A glacier is a large, slow moving river of ice, formed from compacted layers of snow, that slowly deforms and flows in response to gravity. Glacier ice is the largest reservoir of fresh water on Earth, and second only to oceans as the largest reservoir of total water. Glaciers cover vast areas of polar regions but are restricted to the highest mountains in the tropics.
The following topics below explain more about Glaciers and the environments they occupy.
About every 200 million years the Earth experiences a major period of ice activity – a glaciation.
The most recent of these started about 2 million years ago and finished (*) about 10,000 years ago.
A glaciation consists of glacials (cold periods ) separated by interglacials (warmer periods).
* Some people believe we are still in an interglacial!
About 30% of the world was covered by glacial ice when the glaciation was at its maximum.
The UK was covered by ice between 1-3kms thick as far south as a line from London to Bristol.
Causes of Glaciation
There are many theories as to the cause of glaciations:
Milankovitch cycle – changes in incoming radiation due to changes in orbit, tilt and position in space.
Variations in sunspot activity
Changes in the amount of carbon dioxide in the atmosphere
Changes in the movement of the ocean currents
Periods of extreme volcanic activity which put huge amounts of ash into the atmosphere
Formation of Glaciers
During the onset of a glaciation, more and more precipitation falls as snow.
In addition, less and less snow melts each summer so that successive layers of snow gradually build up until there is a year-round snow cover in more and more places.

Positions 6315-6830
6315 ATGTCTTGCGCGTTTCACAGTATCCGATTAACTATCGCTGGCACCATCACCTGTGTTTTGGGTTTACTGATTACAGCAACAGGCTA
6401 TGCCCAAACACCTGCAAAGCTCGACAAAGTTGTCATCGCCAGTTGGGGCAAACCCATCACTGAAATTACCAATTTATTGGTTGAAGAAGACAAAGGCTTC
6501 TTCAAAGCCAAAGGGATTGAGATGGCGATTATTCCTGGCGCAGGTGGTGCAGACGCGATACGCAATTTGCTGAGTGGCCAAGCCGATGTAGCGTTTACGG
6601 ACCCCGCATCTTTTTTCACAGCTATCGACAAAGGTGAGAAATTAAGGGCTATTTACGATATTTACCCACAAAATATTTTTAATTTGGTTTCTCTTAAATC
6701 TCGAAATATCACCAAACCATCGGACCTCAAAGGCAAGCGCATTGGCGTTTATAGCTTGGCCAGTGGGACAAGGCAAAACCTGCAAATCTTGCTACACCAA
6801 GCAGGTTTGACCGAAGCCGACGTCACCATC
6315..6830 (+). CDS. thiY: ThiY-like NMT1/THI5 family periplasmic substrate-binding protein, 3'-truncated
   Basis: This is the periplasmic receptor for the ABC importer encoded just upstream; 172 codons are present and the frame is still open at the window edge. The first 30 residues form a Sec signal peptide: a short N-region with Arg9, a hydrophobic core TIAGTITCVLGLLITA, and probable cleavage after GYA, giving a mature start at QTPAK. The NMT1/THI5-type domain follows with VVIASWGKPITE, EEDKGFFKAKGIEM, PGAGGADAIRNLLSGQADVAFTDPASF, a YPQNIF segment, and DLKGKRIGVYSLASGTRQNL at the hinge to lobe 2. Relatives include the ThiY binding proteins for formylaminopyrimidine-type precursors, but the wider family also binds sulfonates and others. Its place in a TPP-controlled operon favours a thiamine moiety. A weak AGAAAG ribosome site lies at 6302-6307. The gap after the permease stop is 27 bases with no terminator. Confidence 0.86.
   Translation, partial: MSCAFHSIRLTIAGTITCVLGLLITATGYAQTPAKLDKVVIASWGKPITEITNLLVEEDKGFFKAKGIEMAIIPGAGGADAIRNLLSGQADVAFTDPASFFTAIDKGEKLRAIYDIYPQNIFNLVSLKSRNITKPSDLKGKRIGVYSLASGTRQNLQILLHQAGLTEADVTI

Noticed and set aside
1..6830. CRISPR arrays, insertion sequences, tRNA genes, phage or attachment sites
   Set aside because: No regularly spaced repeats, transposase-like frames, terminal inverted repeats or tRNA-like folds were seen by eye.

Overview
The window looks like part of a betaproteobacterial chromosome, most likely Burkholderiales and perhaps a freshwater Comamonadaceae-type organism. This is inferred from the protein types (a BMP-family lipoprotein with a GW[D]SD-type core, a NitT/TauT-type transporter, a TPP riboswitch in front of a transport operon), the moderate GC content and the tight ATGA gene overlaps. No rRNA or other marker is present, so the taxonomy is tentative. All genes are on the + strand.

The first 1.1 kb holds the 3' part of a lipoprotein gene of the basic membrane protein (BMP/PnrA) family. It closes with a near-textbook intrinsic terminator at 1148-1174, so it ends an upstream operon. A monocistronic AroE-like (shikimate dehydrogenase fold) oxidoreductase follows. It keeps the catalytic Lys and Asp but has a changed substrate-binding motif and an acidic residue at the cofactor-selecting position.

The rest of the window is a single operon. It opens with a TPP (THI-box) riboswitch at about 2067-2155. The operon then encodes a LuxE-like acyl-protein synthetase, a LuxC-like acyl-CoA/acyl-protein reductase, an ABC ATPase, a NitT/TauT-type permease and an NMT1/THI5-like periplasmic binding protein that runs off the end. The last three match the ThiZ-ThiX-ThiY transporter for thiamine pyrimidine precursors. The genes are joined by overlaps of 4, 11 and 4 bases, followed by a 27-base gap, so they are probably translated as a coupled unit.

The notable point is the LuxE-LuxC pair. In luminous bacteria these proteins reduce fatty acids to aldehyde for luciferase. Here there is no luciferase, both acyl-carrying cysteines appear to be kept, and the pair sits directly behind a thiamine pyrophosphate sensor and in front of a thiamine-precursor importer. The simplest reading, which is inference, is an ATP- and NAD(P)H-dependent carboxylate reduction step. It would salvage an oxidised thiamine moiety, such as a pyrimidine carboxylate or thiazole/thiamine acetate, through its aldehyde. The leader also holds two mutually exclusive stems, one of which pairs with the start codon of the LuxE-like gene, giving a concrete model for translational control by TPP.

Fresh snowflakes trap much air and have a low density.
As snow becomes more compacted, the air is driven out and density increases.
Eventually, this process forms neve or firn (compacted snow).
After 20-40 years the firn will turn into glacial ice which contains little air and has a density of about 0.9.
Glacial ice can begin to flow downhill under the influence of gravity as a glacier.
Types of Glacier
Glaciers can be classified according to their size and shape.
The main types are: Corrie glacier (also called a cirque glaciers or a cwm) – these occupy small hollows mainly on the sheltered north-facing slopes of mountains
Valley glacier – these are linear masses of ice which move along pre-existing river valleys in the mountains
Piedmont glacier – these form when valley glaciers spread out on to low-lying areas and merge to form a single ice mass.
The Malaspina Glacier, Alaska is a classic example of a piedmont glacier lying along the foot of a mountain range.
The main source of ice for the glacier is provided by the Seward Ice Field to the north which flows through three narrow outlets onto the coastal plain.
Ice caps or ice sheets are these are extremely large ice masses…